Tuesday, 5 April 2016

Silk Road to culture at Qatar Museums Gallery

The Peninsula  Qatar's Daily Newspaper 
March 28, 2016

Ms. Xue Yan, Curator speaking during a press preview  of the Chinese Art of silk at Katara, Photo by Kammutty VP

Chinese sericulture and silk art and trade dating back more than 2,000 years are explored in an exhibition which recently opened at Qatar Museums (QM) Gallery at Katara.

By Raynald C Rivera 

Chinese sericulture and silk art and trade dating back more than 2,000 years are explored in an exhibition which recently opened at Qatar Museums (QM) Gallery at Katara.

Visitors to the “Silks from the Silk Road – Chinese Art of Silk” exhibition will know more about silk as a product and a vital element of Chinese culture. It provides valuable insights on the history of the Silk Road and its importance as a bridge for economic and cultural exchange between East and West.

In collaboration with Qatar Museums, the China National Silk Museum brought a collection of over a hundred pieces for the exhibition which is organised as a vital element of the ongoing 2016 Qatar China Year of Culture.

By virtue of its location, Qatar played an important role as a hub on the Maritime Silk Road and provided invaluable contributions to the development of the Silk Road trade route. 

“One of the highlights of the exhibition is clothing that belong to different dynasties,  some of which have similarities and connections,” said Xue Yan, researcher at China National Silk Museum and curator of the exhibition.

One of the pieces on display, which might be of interest to Arab audience, is a costume which can be traced back to the 13th Century. The said costume bears Arabic letters, which, Yan said proves the Silk Road contributed in a big way to communication both in cultural and economic aspects between nations.

Exhibition visitors are given a chance to witness a number of garments used in ancient China such as a replica of a straight hem robe with longevity pattern worn during the time of the Han Dynasty from 3rd century BC to 1st century AD.

The exhibition features the material properties and diverse uses of silk, as well as the products created throughout history. It also delves into the different techniques of silk production, traditional embroidery, ornamental brocading, the Kesi weaving technique, silk painting, and new silk design concepts.

Even though thousands of years have already passed, these ancient methods and techniques in silk production and designs remains alive up to this day.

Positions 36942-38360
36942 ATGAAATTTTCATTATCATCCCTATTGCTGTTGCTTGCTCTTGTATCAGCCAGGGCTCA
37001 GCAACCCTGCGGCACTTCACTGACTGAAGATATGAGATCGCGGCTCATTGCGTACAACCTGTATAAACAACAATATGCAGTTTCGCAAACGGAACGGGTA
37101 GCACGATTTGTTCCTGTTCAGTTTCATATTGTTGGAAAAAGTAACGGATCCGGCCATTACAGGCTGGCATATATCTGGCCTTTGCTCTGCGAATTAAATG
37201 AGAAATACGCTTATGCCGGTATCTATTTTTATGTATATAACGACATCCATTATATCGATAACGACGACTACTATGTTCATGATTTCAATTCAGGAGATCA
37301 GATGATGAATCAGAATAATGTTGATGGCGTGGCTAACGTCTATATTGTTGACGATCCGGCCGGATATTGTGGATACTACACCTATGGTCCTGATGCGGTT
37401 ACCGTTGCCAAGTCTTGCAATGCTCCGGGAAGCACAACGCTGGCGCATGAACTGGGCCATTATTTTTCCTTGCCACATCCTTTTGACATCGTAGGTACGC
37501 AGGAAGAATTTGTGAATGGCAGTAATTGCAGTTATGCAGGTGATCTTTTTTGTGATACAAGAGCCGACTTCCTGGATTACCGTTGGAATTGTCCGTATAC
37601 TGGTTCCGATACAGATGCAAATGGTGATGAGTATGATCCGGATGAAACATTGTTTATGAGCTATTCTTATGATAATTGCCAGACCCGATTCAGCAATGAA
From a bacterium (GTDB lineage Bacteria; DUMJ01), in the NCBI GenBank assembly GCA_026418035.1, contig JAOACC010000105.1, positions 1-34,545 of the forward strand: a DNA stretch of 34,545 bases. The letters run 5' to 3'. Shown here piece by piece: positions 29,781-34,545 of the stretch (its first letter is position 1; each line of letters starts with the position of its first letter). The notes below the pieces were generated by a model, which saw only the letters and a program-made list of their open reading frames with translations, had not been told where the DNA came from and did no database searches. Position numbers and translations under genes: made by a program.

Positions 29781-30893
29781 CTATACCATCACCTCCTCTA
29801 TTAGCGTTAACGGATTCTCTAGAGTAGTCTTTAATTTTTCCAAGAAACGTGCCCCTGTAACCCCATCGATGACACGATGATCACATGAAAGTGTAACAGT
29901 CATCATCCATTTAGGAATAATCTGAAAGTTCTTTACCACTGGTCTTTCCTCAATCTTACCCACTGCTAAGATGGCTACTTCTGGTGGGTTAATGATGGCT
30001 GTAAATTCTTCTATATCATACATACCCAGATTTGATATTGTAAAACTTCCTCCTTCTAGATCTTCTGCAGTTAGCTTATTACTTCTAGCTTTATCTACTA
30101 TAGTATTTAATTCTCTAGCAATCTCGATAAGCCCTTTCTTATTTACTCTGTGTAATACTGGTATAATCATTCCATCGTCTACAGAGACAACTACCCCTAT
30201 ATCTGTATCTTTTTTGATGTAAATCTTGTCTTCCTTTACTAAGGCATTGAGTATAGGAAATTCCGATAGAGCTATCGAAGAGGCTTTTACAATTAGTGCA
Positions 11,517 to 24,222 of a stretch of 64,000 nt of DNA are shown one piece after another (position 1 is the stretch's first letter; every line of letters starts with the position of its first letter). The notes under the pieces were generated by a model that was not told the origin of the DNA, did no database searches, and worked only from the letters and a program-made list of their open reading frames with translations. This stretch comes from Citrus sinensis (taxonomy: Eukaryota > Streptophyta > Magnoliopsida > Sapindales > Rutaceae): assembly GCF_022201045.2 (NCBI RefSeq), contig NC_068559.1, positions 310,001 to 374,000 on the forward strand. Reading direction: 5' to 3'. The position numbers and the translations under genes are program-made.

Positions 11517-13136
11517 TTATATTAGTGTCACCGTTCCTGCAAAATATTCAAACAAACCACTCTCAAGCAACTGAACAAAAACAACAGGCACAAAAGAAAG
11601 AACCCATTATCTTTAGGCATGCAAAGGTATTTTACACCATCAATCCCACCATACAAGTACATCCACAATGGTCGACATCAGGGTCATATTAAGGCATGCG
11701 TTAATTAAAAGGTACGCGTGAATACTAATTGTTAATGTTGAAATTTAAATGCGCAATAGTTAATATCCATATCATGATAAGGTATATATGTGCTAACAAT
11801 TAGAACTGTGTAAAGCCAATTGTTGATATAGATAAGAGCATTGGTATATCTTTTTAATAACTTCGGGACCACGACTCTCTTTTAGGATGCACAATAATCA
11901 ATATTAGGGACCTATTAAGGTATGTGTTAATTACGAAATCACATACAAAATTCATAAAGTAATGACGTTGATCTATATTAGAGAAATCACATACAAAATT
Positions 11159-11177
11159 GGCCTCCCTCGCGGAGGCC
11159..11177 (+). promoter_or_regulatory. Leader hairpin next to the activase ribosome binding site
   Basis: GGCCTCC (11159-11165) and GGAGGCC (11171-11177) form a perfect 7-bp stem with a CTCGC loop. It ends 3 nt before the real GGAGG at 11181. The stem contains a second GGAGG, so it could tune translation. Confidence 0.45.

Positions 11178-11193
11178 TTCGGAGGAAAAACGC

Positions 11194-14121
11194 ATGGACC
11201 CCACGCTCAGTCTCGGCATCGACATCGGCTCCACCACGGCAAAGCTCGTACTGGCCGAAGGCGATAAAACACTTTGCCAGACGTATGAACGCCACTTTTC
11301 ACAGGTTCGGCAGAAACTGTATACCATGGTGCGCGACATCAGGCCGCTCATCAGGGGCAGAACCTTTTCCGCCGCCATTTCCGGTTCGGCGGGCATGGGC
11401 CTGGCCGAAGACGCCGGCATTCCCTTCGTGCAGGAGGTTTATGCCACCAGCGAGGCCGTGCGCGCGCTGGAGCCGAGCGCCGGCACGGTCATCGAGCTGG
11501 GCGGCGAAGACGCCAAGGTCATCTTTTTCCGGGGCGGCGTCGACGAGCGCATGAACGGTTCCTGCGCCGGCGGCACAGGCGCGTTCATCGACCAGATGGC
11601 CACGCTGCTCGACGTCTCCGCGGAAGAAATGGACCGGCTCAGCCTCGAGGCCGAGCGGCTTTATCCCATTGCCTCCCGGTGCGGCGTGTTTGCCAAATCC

“Bamboo and Birds”, a three-piece tapestry which welcomes visitors at the entrance of the expo, is an example of a modern silk artwork using traditional Chinese techniques. Three traditional techniques were used in the making of such piece, which highlights a familiar scenery in China, namely embroidery, printing and Kesi - a type of weaving done by the tapestry method in fine silk and gold thread.

The ancient art of silk design has been passed on from generation to generation and is manifest in creations of today’s Chinese fashion designers, some of whom have gained wide acclaim reaping awards internationally.

One of the costumes showcased is a gown designed with the phoenix as an inspiration, which Yan said, is a very auspicious and sacred animal in China. The gown incorporates traditional embroidery and cut which mimick the feathers and the tail of the sacred bird. 

Paper cutting is an ancient art in China done during auspicious times. They cut paper and stick them on the window to create a joyful atmosphere and this ancient art is fused into the design of a silk gown which is shown at the expo.

Chinese ink painting has been effectively employed in another dress which has also used western silhouette techniques in its design. 

Modern techniques applied in traditional dresses are also evident in a couple of exhibits which combine acrylic materials to silk in a mosaic design resulting to a combination of varied textures.

Environment awareness has been underlined in the design of a black sik dress which can be worn in eight varying ways.

“It encourages people to be more environment friendly because it can be worn in eight ways so it is like having eight pieces of clothing,” explained Yan. 

Also showcased at the expo are the art of silk, including the new digital textile technology and the integration of traditional weaving and dyeing techniques.

Zhang Qian, a Chinese official and diplomat who played a significant role in opening China to commercial trade in the 2nd century BC, by setting up the Silk Road, is also included in the exhibition.

The exhibition includes 100 selected silk products and modern artistic works of silk garments, as well as other accompanying exhibits such as ceramic tea sets and tea works. 

Also included in the expo is a loom, which Yan said is an implement every home in China possesses in ancient times as crucial to the production of silk fabrics.

Prior to the launch of the exhibition, several public programmes were organised including a talk by curator Xue Yan that explored Chinese silk on the Silk Road from the 10th to the 14th century and a number of interactive tie-dyeing workshops. 

The exhibition is open to the public until May 9.

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